|author||Kevin Shelton <firstname.lastname@example.org>||Tue Jun 26 17:43:32 2018 -0700|
|committer||chrome-bot <email@example.com>||Thu Jun 28 21:06:15 2018 -0700|
firmware_LockedME: accomodate new flashrom behavior Recent changes to the CrOS version of flashrom result in writes to flash regions protected by the PCH (when instructed by the contents of SI_DESC) to not result in a failed exit status, but still fail to write* (good) and log an access failure (observed on both an Intel big core SoC and Intel small core SoC). The CrOS flashrom maintainer should make some level of effort to couple flashrom behavior changes with faft: so, if the behavior changes back to an exit status of zero, this change should be reverted at the same time (it should be innocuous in that case, but to avoid build up of detritus in this test). *fail to write observation is based on the log of the access failure and read attempts of protected regions still being all ones. BUG=b:110839551, b:110572221 TEST=Ran against a small core DUT (epaullete) with a locked TXE (passed as would be expected). Ran against a big core DUT (pantheon) with the manufacturing mode check commented out (failed as expected with SI_DESC detected as writeable). Change-Id: I83ec216fcb6018961077a3052d54b771a2ec4182 Reviewed-on: https://chromium-review.googlesource.com/1116192 Commit-Ready: Kevin Shelton <firstname.lastname@example.org> Tested-by: Kevin Shelton <email@example.com> Reviewed-by: Martin Roth <firstname.lastname@example.org>
Autotest is a framework for fully automated testing. It was originally designed to test the Linux kernel, and expanded by the Chrome OS team to validate complete system images of Chrome OS and Android.
Autotest is composed of a number of modules that will help you to do stand alone tests or setup a fully automated test grid, depending on what you are up to. A non extensive list of functionality is:
A body of code to run tests on the device under test. In this setup, test logic executes on the machine being tested, and results are written to files for later collection from a development machine or lab infrastructure.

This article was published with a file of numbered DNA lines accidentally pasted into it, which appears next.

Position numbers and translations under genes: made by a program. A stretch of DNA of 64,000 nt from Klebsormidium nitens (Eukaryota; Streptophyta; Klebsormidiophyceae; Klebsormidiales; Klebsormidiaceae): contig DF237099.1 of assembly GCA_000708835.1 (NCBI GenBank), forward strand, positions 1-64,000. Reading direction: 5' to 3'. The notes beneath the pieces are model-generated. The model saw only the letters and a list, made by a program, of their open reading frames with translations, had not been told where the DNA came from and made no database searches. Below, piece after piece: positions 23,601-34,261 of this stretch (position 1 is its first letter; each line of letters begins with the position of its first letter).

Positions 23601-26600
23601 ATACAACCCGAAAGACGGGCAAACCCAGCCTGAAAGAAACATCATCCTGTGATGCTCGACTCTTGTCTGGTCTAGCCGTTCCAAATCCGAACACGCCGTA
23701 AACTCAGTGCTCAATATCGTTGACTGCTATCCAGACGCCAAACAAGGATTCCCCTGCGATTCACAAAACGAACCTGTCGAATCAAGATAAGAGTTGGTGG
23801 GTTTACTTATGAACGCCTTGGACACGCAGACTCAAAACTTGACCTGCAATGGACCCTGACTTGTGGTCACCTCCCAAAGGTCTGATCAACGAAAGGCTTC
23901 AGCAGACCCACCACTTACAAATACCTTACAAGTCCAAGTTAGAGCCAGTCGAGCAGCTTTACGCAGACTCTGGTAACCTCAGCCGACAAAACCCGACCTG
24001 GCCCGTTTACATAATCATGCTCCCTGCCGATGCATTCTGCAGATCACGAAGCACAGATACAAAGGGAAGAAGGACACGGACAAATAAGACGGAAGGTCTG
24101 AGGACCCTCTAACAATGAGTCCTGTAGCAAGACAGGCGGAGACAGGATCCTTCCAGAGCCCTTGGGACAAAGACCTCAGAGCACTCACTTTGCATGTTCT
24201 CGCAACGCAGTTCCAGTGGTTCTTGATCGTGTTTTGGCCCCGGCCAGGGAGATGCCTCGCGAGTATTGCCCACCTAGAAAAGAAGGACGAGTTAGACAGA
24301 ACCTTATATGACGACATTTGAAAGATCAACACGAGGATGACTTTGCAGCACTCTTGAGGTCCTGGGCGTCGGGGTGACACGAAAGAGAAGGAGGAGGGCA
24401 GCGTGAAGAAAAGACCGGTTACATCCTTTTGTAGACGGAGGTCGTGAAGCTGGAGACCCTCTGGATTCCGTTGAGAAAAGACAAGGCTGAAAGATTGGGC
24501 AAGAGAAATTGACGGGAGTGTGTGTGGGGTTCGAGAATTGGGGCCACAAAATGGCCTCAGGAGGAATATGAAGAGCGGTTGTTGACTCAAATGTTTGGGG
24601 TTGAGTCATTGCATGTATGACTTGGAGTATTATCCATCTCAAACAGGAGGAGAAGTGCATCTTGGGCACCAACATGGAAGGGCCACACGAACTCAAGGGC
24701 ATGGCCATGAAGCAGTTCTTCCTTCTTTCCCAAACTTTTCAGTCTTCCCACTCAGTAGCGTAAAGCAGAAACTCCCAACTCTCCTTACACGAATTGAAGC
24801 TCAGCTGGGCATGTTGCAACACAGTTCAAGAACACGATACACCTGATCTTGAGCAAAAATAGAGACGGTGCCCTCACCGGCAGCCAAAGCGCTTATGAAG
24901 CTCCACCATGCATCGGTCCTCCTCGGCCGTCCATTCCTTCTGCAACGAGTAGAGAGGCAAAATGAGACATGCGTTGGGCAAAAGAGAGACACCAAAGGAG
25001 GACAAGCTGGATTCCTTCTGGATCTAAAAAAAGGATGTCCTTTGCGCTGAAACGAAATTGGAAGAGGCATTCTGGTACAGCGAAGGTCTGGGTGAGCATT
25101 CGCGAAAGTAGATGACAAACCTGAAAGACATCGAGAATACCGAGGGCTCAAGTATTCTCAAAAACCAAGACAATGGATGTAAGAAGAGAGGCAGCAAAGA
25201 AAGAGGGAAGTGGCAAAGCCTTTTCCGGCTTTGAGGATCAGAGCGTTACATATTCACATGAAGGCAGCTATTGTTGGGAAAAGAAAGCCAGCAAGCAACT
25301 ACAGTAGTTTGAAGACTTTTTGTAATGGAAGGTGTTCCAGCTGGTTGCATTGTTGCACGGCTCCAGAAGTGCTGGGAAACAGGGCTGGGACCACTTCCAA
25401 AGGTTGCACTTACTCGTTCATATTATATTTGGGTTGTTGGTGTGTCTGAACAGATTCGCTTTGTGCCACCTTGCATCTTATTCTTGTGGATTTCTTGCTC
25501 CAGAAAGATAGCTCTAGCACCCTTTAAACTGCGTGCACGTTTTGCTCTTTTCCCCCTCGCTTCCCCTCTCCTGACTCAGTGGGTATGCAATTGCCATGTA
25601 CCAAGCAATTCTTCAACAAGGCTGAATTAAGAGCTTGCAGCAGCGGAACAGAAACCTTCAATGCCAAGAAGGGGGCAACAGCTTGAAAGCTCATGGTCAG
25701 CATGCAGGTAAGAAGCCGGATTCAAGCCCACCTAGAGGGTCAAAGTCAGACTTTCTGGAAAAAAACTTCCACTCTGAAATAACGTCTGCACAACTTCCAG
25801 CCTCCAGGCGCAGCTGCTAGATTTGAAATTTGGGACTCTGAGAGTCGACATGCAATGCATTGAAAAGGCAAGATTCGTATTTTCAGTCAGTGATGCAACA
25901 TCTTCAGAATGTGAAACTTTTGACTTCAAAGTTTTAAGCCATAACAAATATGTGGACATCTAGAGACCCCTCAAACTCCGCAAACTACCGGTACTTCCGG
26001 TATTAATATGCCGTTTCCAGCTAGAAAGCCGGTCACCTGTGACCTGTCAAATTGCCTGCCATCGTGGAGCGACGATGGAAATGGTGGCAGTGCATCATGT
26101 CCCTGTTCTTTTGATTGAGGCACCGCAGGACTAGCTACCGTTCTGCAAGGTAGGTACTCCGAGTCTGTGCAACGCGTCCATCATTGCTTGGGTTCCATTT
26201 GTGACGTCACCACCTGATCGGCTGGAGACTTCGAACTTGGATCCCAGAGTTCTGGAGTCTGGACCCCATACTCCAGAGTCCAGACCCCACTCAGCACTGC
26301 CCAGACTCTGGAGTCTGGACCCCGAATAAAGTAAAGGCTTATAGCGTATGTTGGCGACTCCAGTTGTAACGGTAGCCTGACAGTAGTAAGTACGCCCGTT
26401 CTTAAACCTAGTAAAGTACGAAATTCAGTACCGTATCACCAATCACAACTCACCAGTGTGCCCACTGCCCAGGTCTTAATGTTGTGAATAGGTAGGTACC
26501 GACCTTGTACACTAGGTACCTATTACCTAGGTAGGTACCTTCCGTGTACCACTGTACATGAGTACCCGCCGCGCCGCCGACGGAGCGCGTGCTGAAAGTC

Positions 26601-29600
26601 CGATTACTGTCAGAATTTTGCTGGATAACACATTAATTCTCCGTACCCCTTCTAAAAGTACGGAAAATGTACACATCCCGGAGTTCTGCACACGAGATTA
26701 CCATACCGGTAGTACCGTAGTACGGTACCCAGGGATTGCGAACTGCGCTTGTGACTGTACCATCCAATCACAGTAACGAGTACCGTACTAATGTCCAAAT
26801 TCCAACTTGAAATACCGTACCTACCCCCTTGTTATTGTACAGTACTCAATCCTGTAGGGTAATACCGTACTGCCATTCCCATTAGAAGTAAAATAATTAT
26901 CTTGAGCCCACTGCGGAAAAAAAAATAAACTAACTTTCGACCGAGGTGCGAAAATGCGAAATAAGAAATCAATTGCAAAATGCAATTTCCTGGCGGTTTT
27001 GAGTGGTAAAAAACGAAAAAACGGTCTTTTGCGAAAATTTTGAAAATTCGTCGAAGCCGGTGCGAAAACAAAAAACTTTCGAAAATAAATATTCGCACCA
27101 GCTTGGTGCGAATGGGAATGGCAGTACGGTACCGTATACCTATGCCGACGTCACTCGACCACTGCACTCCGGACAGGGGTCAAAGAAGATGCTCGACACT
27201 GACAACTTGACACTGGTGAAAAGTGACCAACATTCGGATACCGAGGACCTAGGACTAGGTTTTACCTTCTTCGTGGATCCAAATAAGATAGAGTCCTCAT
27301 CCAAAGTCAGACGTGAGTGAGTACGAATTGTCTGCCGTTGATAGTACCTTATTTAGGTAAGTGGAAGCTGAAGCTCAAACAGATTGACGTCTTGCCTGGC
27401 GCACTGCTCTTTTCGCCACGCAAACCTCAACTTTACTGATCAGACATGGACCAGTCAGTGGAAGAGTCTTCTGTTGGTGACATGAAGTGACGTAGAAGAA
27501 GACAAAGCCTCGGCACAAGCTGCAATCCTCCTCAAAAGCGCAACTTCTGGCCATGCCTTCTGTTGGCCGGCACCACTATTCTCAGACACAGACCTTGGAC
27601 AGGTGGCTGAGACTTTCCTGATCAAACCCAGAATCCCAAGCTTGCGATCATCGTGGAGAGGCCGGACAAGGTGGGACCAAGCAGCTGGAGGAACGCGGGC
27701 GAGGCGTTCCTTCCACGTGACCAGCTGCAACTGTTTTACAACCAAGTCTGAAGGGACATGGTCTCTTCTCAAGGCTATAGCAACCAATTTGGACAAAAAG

A body of code to run tests against a remote device under test. In this setup, test logic executes on a development machine or piece of lab infrastructure, and the device under test is controlled remotely via SSH/adb/some combination of the above.
Developer tools to execute one or more tests.
test_that for Chrome OS and
test_droid for Android allow developers to run tests against a device connected to their development machine on their desk. These tools are written so that the same test logic that runs in the lab will run at their desk, reducing the number of configurations under which tests are run.
Lab infrastructure to automate the running of tests. This infrastructure is capable of managing and running tests against thousands of devices in various lab environments. This includes code for both synchronous and asynchronous scheduling of tests. Tests are run against this hardware daily to validate every build of Chrome OS.
Infrastructure to set up miniature replicas of a full lab. A full lab does entail a certain amount of administrative work which isn't appropriate for a work group interested in automated tests against a small set of devices. Since this scale is common during device bringup, a special setup, called Moblab, allows a natural progressing from desk -> mini lab -> full lab.
See the guides to
See the best practices guide, existing tests, and comments in the code.
git clone https://chromium.googlesource.com/chromiumos/third_party/autotest
See the coding style guide for guidance on submitting patches.
You need to run
utils/build_externals.py to set up the dependencies for pre-upload hook tests.